By Natasha Gilbert of Nature magazine
Consumers who flush unwanted contraceptives down the drain have long been blamed for giving fish more than their fair share of sex organs. Drugs excreted by patients can also taint rivers, even after passing through wastewater-processing facilities.
But evidence is accumulating that the effluent coming from pharmaceutical factories could also be carrying drugs into rivers. Many ecotoxicologists had assumed that water-quality standards, along with companies' desire to avoid wasting valuable pharmaceuticals, would minimize the extent of bioactive compounds released by factories into wastewater, and ultimately into rivers.
A string of studies suggest otherwise. In 2009, for example, researchers reported very high levels of pharmaceutical ingredients in treated effluent coming from a plant that processes wastewater from factories near Hyderabad, India. The following year, a similar discovery was made at two wastewater-treatment plants in New York, both of which received discharges from drug-production plants.
Now, researchers have provided the first evidence of similar problems in Europe, and have linked it to sex disruption in wild fish populations found in the Dore River in France. "People thought this could not happen in a country that has high environmental standards and good manufacturing practices," says Patrick Phillips, head of the National Water-Quality Assessment Program at the US Geological Survey in Troy, New York, and lead author of the US study. "The evidence from the United States and now from France shows that this is not the case."
The discovery has prompted calls for more effective oversight of the industry. The United States, the European Union, the United Kingdom and France do not have regulations limiting the concentrations of pharmaceuticals released into the aquatic environment in either municipal wastewater or in effluent from manufacturing facilities. "People think drug release is regulated, but its not," says Joakim Larsson, a pharmacologist at the University of Gothenburg in Sweden, and an author of one of the Indian studies.
The French study investigated the health of wild gudgeon (Gobio gobio) populations in a river near a facility close to Vertolaye, owned by pharmaceutical multinational Sanofi, which produces steroid compounds. It was commissioned by the French environment ministry after anglers spotted abnormal fish in the area.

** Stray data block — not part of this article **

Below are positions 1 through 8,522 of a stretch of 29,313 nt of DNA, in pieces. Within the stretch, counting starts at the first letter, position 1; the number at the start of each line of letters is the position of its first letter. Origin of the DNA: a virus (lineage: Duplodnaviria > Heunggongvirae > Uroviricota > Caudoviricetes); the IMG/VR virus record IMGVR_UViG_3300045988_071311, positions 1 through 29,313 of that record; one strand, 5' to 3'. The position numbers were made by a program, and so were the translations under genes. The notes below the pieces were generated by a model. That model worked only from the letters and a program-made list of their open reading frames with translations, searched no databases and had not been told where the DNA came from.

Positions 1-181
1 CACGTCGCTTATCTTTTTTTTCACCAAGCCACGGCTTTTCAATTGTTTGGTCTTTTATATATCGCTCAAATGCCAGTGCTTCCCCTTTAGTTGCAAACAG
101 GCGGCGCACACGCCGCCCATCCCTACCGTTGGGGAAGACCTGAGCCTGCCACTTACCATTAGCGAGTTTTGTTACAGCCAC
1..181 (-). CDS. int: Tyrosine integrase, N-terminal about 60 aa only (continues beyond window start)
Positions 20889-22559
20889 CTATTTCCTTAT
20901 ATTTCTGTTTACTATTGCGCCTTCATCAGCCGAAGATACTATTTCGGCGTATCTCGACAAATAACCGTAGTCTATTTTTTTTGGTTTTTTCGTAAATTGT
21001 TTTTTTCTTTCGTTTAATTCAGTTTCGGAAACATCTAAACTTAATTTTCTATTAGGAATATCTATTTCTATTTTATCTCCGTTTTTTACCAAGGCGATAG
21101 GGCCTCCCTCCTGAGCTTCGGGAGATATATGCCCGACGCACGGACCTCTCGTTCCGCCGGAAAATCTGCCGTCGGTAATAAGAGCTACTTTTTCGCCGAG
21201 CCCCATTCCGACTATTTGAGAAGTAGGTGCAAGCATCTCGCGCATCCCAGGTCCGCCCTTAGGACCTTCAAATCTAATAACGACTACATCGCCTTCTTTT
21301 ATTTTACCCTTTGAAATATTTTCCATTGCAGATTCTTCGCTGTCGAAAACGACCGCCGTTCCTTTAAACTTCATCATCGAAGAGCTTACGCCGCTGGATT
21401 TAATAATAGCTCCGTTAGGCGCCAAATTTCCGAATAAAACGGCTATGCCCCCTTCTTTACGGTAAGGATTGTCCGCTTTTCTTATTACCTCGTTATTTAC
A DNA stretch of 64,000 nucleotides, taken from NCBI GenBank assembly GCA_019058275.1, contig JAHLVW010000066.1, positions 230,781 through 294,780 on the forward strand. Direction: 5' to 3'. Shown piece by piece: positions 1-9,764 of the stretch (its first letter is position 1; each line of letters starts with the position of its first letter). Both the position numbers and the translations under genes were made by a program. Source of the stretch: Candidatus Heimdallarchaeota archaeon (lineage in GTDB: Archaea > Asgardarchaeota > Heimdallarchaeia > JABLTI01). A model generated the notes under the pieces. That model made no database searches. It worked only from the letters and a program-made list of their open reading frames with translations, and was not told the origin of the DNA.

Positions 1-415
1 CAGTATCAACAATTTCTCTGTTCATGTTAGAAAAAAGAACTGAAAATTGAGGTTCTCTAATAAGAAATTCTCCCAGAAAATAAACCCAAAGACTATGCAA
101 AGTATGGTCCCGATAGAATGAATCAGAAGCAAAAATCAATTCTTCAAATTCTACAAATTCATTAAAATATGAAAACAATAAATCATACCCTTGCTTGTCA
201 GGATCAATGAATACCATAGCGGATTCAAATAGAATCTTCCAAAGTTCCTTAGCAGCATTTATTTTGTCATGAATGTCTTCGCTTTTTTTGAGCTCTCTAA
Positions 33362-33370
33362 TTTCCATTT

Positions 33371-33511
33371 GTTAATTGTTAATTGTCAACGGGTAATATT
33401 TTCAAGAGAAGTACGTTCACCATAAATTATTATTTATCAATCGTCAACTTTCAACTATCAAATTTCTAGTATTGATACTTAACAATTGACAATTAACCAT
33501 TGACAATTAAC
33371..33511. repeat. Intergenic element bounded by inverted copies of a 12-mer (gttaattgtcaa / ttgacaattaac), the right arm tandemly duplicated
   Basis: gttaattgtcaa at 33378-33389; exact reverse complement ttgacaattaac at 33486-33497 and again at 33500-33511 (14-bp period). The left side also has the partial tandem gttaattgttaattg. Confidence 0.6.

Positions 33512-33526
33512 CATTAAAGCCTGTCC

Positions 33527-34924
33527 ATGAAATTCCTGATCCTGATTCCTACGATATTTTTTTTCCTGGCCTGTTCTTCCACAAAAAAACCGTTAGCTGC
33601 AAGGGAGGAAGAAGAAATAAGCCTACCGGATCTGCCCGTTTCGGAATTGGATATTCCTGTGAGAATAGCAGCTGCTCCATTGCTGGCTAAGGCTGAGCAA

Downstream from the factory, the researchers found that on average 60%, and in one case 80%, of the fish had both male and female sexual characteristics. Upstream of the effluent discharge, such intersex fish made up just 5% of the populations (see 'Fishy find').
Male fish living downstream from the factory also had significantly higher blood levels of vitellogenin, a protein normally found in eggs, than those living upstream.
"This is a real problem," says Wilfried Sanchez, an ecotoxicologist at the French National Institute for Industrial Environment and Risks, and lead author of the study. Sexual abnormalities in gudgeon may not only prevent the fish from breeding, but also signal problems in other species, and a reduction in the fish population could have broader consequences for the river ecosystem.
In results they have yet to publish, Sanchez and his colleagues identified the main pharmaceutical pollutants in the river as being dexamethasone (an anti-inflammatory and immunosuppressant), spironolactone (a diuretic that also blocks the effects of male sex hormones) and canrenone, also a diuretic. All were measured at concentrations of around 10 micrograms per litre, which is "very high" for biologically active substances, says Sanchez. It is unclear how these compounds ended up in the river.
Ian Weatherhead, Sanofi's communications director, points out that because "no effect has been observed in other fish species", it is difficult to be sure how widespread the problem is. He says that the company is cooperating with regulatory agencies, researchers and ecological associations to help identify the cause of the "disturbances", which are "probably multifactorial".
Some scientists and policy-makers say that broader regulations are needed. The European Commission is now considering whether to set limits on the handful of drugs commonly found in waterways, including the anti-inflammatory drug ibuprofen and the contraceptive compound ethinylestradiol. It expects to publish its decision in the autumn as part of proposed reforms to the Water Framework Directive, which governs water pollution. The reform may, for example, demand more extensive cleaning processes in wastewater-treatment plants.
Complicating the regulators' efforts, scientists have not determined safe limits for many pharmaceuticals in the aquatic environment, or how widespread the problem is, says Susan Jobling, an aquatic ecotoxicologist at Brunel University in London. "We don't know the extent to which it is happening," agrees Larsson. "Very few manufacturing sites have been measured."
This article is reproduced with permission from the magazine Nature. The article was first published on August 15, 2011.